Latitude 53


Osvaldo Ramirez Castillo | Catastrophe, Memory, Reconciliation

July 28–September 9, 2017

Osvaldo Ramirez Castillo 1.jpg

Opening reception: Friday, July 28 at 7 pm

Artist Talk | Saturday, July 29 at pm

Osvaldo Ramirez Castillo will construct a sawdust tapestry using methods from traditional religious celebrations in Central America. The El Salvador-born artist then asks visitors to participate in the tapestry's erasure throughout the exhibition. Ramirez Castillo sees it as an opportunity for viewers to subvert the power of political and cultural icons. The floor tapestry refers to ancient cultural practice and converging local tradition. Ramirez Castillo uses his personal experience to inform visual language that addresses identity, memory and violence. In turns, the exhibition speaks to collective memory and historical trauma in narrative form in a series of mixed media drawings and a stop motion animation.

Redrawing Memory as Resistance

The word trauma is bandied about with casual indifference in various social interactions. A bad haircut? Traumatic. Denied entrance to a new hot spot? Traumatic. Enduring a banal family event? Traumatic, traumatic, traumatic.

In our empathy fatigued society, the jarring tumult of what it means to experience the soul rearranging impact of trauma has been eclipsed by narcissistic posturing for simply getting one’s way. Enter Catastrophe, Memory, Reconciliation by Osvaldo Ramirez Castillo. Castillo works with themes of collective memory, historical trauma, and cultural identity within a global context explored through the possibilities of narrative. His intuitive construction of memory as a form of personal myth-making is a striking political commentary, which gives voice to modes of resistance. His recent work speaks eloquently to the process of reconstruction and healing. The use of white space gives breath to the new pieces. It feels as an opportunity to react before reacting.

Born in El Salvador during a ruthless civil war, the sound of gun fire outside his family’s home still echoes in his dreams today. He chooses to reimagine his memories through exquisitely emotive drawings that blend watercolour, acrylic ink, and pencil crayons on translucent Mylar paper. There’s inherent violence and aggression in his work, but it is not the final word, more of a portal into the vulnerable undercurrent that lies beneath fear and suffering.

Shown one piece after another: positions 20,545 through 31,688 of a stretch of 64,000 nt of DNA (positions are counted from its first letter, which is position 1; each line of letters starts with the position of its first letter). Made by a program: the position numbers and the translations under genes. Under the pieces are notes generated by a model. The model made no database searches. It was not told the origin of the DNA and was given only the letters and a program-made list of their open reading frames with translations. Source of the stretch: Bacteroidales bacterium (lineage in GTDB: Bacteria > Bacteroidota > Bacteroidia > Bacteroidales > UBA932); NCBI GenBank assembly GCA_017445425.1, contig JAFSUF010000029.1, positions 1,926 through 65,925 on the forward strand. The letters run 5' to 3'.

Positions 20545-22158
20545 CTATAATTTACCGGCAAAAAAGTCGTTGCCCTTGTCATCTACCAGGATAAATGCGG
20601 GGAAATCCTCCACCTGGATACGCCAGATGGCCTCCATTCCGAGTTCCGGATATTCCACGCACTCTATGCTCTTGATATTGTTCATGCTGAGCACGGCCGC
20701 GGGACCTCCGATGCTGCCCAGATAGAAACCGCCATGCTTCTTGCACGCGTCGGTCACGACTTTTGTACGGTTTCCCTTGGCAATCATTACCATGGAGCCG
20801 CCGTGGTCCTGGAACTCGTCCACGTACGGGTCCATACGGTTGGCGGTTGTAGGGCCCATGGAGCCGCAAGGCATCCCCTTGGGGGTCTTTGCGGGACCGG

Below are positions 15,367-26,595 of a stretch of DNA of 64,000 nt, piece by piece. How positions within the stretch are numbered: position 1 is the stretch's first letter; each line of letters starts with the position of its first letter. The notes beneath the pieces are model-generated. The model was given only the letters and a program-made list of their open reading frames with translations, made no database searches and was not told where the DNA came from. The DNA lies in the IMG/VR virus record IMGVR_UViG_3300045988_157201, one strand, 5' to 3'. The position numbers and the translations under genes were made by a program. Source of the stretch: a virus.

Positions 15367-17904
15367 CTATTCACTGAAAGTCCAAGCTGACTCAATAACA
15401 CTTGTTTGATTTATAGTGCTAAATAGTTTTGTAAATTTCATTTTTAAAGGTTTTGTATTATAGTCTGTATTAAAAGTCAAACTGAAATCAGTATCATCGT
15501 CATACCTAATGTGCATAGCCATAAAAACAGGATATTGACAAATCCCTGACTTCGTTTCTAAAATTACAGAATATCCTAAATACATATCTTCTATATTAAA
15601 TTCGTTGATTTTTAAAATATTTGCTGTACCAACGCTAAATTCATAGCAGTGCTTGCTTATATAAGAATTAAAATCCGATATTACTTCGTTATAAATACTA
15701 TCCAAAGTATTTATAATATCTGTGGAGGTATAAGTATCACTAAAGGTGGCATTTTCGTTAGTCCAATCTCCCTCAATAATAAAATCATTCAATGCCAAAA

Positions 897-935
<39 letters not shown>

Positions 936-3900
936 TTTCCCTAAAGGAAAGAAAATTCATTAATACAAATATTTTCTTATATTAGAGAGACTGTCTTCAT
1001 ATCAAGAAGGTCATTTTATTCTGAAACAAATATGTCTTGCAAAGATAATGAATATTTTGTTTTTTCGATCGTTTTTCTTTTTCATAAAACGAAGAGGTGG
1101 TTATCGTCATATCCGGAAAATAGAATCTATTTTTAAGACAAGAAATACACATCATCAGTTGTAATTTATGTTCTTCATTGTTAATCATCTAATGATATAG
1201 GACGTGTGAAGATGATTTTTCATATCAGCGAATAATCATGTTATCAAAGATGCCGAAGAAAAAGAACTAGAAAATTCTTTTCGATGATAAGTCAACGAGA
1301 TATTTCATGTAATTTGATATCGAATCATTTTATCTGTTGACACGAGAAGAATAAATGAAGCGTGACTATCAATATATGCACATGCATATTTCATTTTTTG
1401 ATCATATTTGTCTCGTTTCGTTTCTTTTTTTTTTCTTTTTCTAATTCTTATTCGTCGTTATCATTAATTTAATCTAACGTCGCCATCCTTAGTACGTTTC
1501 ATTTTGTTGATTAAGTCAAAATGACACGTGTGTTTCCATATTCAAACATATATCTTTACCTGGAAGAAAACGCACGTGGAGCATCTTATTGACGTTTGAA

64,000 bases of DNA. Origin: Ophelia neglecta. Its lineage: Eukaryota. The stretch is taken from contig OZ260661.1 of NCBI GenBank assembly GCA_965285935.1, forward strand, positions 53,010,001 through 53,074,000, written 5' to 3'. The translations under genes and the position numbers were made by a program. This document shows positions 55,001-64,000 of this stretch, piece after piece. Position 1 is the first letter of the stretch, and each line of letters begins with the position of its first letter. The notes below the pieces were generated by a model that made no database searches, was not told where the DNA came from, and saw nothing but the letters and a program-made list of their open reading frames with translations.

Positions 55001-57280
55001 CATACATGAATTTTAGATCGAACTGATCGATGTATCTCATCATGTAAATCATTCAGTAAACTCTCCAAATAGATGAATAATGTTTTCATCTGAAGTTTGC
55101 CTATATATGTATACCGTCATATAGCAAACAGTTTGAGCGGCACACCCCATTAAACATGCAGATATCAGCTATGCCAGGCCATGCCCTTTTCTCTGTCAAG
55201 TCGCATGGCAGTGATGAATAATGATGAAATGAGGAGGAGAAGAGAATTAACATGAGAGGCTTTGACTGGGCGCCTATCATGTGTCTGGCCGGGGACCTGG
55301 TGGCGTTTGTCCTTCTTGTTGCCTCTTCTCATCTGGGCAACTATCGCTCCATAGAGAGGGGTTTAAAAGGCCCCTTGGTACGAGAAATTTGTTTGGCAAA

For the exhibit at Latitude 53, he has added an extra layer of interactive work that promises to challenge the viewer. From the artist: “Originally inspired by cultural tradition, tapestry making techniques used for public display in religious contexts in Latin America is an ancient practice. I wish to explore this in new interactive ways.”

“I’m applying knowledge of ancient cultural traditions to explore my interest in social art practices in a contemporary context. Using sawdust for processing imagemaking techniques in the creation of large scale floor drawings onsite is a new development that aims to promote innovation, experimentation and dialogue with communities,” he explains. Other work includes a young soldier, populated with blooming lilies and orchids. Beneath a rickety bombed out shack, a child cowers within a protective floral cloud. A centaur guerilla wields a weapon, hybrid imagery that is rooted in his vivid imagination and creativity. These are fragmented people. Some have sticks for limbs. Perhaps it’s a way to deconstruct the monsters.

A procession comes together in forgiveness, making offerings to that which has been cataclysmic and intrusive. It’s further evidence of Castillo’s growth as an artist: violence met with tender communion. “I’m just reinventing memory,” Castillo says.

Catastrophe, Memory, Reconciliation brings us face to face with the demons of violence and oppression, guiding us to the places beneath, where the potential of full human experience resides. It requires deep attention, empathy, and a willingness to endure the horrific in order to connect to vast potential. At a time when inexorable self-interest can seem like a plague, Castillo’s work offers us an alternative that is rich, textured, challenging and deeply relevant.


Vancouver based writer Roberta McDonald aims to unearth the creative impulse through dialogue and immersion in the arts and social movements. In recent years she has shifted her energies to engaging in processes that highlight truths rather than statistical facts.